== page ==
According to researchers, physical deformities found in sharks common to the waters off Abu Dhabi could be an indicator of increased pollution in the Arabian Gulf. According to a report in The National, Dr Alec Moore, Indian Ocean vice chairman of the IUCN Shark Specialist Group, said that while abnormalities naturally occur, they also raised questions. "Even without humans around, the Gulf is naturally a biologically stressful environment because of high temperature and salinity. It is possible that further increases – from climate change, the daily discharges from desalination plants, and the reduction of freshwater river flow – could be biologically harmful," he said.


The National had also reported that human activities and pollution are compromising efforts being made to protect and conserve Gulf coastal areas. A report has indicated that despite there being 173 marine protected areas in the Gulf, many are ineffective and offer little protection to the endangered species. Such findings have lead scientists to warn against the disappearance of coral reefs in our lifetime unless action is taken soon. The Environment Agency - Abu Dhabi (EAD) plans to increase the percentage of protected marine areas in the capital to 14 per cent by 2019, in attempts to combat depleting natural habitats and species.


UAE is promoting reduced use of plastic by promoting reusable bags and also by encouraging recycling of bottles and other plastic items. Besides controlling plastic waste, the municipality also acts to halt practice of washing harmful chemicals directing down drain "Most of the illegal discharge of oil that seeps into the sea through sewerage happens at auto workshops, when mechanics carry out oil changes, do not clean up the area properly afterwards, and then drain the residue into drains and manholes," said Khalid Sulaiteen, head of the Environmental Emergency Office (EEO) at Dubai Municipality, according to a report published in Gulf News. Such Illegal car workshops which pump oil into Dubai Creek are being targeted in a municipality crackdown. EEO is the task force behind cleaning up the city's Creek and beaches, which are at times contaminated with oil, chemicals, and solid waste, in addition to contaminants discharged from dhows (Small Arabian Boats) and their engines. The municipality has clear-cut guidelines on how to dump industrial waste and any violators are reprimanded.


Efforts are also on to ensure that kitchen oil from homes and restaurants is not thrown in drains. It is being converted into biodiesel. My school was also involved in a campaign that collected used kitchen oil from students' homes. This oil was recycled by The Blue Company.


All in all, government agencies, waste management agencies and many NGOs in UAE are working towards curbing water pollution and stringent regulations are enforced to control the menace. It is also up to every individual to work towards a cleaner and healthier environment.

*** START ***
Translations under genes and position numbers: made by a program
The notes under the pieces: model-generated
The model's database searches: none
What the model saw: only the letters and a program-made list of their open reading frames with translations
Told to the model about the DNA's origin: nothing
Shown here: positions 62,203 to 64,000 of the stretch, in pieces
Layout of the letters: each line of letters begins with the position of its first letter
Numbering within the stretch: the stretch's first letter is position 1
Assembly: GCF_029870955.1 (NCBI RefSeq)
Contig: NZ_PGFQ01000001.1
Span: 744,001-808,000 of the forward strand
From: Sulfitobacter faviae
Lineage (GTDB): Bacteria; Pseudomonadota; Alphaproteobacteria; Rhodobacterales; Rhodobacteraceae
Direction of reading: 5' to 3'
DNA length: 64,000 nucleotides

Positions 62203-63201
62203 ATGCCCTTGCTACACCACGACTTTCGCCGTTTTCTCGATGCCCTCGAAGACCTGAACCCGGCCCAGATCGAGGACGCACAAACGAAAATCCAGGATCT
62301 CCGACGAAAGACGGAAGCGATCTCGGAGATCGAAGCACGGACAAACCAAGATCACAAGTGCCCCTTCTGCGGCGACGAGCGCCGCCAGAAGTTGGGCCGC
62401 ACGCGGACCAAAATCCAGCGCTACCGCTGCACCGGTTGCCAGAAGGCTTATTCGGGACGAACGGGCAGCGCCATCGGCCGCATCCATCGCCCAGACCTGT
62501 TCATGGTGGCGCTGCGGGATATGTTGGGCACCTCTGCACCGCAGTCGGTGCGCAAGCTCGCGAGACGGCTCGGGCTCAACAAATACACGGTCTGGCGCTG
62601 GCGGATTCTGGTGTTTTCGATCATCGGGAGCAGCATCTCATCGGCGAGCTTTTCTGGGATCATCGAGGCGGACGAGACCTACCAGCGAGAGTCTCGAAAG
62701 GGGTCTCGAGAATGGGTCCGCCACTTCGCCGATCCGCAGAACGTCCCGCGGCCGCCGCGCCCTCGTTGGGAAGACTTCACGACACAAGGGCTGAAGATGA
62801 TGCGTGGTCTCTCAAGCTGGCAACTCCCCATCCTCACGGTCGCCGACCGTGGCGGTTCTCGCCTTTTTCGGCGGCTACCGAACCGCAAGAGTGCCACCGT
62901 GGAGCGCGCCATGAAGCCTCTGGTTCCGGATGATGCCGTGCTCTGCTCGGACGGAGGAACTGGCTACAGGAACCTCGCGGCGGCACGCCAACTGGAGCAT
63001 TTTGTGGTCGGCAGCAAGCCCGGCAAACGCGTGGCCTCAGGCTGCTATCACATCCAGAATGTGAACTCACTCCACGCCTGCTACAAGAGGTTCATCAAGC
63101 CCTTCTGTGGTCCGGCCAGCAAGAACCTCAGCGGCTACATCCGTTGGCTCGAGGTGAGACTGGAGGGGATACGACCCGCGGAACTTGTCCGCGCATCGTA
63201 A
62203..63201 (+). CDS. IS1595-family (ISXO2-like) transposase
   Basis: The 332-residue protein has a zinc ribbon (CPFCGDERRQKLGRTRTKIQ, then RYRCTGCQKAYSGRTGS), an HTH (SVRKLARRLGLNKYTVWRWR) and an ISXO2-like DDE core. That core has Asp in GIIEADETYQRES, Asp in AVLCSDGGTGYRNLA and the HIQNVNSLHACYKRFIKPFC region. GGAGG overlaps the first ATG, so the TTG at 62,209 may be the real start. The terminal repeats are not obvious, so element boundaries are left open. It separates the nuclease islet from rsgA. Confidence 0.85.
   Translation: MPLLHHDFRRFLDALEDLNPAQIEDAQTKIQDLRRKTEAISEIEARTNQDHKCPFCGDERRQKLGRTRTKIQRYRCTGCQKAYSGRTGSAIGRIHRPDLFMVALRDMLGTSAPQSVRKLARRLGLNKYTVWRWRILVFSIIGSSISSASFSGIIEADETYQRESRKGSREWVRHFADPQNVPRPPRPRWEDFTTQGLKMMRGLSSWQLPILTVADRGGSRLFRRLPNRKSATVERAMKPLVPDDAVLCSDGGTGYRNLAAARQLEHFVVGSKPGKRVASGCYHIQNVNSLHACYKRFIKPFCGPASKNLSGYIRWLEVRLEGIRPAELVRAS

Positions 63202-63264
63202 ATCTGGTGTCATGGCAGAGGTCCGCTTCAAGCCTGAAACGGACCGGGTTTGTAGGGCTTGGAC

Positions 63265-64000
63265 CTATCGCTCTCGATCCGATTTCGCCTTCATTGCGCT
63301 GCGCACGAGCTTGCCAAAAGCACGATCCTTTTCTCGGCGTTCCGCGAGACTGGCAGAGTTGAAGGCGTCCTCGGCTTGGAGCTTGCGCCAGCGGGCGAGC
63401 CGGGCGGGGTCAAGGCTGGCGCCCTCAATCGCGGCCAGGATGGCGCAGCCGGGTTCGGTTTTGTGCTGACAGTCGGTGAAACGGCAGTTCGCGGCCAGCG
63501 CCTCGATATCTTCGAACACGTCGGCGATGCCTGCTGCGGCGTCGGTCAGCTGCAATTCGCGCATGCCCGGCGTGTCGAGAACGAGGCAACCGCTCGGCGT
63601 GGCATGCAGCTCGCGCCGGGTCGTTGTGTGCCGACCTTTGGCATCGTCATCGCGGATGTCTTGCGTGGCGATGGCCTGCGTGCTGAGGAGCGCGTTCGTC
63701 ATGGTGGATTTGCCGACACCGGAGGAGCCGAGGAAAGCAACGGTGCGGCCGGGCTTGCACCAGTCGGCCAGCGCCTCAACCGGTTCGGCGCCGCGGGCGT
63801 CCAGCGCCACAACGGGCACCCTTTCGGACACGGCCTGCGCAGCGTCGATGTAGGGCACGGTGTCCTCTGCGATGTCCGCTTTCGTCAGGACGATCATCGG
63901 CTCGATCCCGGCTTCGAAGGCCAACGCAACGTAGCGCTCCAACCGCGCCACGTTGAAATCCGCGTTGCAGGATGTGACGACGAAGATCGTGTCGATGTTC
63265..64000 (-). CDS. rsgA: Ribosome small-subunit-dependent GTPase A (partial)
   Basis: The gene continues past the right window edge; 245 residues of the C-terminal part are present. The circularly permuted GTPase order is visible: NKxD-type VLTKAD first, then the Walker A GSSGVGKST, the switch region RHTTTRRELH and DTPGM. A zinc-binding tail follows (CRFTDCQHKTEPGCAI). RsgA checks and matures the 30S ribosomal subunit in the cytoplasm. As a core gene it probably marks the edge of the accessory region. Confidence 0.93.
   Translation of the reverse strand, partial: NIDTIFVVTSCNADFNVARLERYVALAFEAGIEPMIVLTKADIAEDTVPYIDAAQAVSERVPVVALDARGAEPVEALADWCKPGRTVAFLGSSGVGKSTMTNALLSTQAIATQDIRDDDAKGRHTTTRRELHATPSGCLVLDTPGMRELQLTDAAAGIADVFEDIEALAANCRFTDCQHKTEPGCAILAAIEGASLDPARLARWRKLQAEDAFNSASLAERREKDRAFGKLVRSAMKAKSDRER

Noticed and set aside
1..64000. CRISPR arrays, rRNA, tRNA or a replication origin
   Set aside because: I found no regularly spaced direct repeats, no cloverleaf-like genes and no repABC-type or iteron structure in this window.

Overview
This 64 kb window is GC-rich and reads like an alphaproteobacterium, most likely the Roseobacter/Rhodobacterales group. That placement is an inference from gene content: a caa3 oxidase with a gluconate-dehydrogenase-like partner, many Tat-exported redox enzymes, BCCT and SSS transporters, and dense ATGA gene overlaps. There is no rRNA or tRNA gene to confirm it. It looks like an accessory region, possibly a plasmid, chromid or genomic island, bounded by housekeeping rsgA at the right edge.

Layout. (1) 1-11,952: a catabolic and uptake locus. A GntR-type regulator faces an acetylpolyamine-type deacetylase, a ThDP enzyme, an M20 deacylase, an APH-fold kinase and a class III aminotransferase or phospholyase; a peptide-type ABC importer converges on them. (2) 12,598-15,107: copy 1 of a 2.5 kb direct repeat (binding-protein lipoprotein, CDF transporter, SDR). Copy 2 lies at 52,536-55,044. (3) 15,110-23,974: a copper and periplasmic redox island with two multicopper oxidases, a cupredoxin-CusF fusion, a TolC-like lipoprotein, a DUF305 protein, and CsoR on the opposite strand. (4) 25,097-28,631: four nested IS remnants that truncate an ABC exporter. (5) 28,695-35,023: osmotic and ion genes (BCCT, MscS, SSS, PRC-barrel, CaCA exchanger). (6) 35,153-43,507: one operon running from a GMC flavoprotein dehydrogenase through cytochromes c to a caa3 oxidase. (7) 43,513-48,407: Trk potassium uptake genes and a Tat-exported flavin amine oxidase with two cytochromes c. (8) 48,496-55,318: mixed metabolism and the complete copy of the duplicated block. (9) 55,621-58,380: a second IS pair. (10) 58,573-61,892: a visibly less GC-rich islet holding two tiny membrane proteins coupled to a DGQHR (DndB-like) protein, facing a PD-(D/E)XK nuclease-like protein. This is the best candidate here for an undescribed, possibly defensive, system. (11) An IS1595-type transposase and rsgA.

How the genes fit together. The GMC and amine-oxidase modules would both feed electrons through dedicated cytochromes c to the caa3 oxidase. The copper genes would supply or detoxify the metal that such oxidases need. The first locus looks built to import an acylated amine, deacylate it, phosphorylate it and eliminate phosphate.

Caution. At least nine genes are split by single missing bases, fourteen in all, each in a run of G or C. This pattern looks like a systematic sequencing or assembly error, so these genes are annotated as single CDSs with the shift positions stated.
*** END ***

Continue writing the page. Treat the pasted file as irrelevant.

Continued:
• Austria E-gen Ambassador Aaditya Singh
  • recommend


  • Mukhammaddiyor Kurbonov says :
    Wow! Amazing report! I am also working on the UAE's report as an ambassador.
    Posted 31-03-2022 19:35

  • says :
    thanks for sharing
    Posted 06-02-2018 22:46

  • says :
    good report
    Posted 06-02-2018 22:45

Aaditya Singh

  • Aaditya Singh says :
    Thank you Han for the encouragement. I will keep track of the efforts and post any updates that I come across with respect to success of these efforts.
    Posted 23-04-2017 15:33

  • says :
    Aaditya, thank you for your report. This was a report with details. It seems like UAE has some issue with water pollution, but at the same time the government is making some efforts. You introduced us lots of problems and measures. If you happen to write more about water pollution, please tell us how successful the efforts are.
    Posted 23-04-2017 15:10

Aaditya Singh

  • Aaditya Singh says :
    Thanks Daon for the encouragement. The government is taking alot of steps for water management and control of water pollution. One aspect that needs to be considered is ensuring the cleanliness of water tanks in buildings. The municipal supply water in UAE is potable but most people end up using bottled water as the water tanks in buildings are not cleaned regularly. The government needs to strictly enforce rules in this regard.
    Posted 23-04-2017 04:48

  • says :
    Hi Aaditya, thanks for sharing great report on water pollution in UAE!
    I really enjoyed reading your article, which is very informative and interesting.
    Based on your report, I think UAE goverment is well aware of envrionemental issues and trying to fight against them.
    Do you have any other suggestions for the government regarding controlling water pollution?
    Thanks for sharing again!
    Posted 22-04-2017 11:24

Post a comment

Please sign in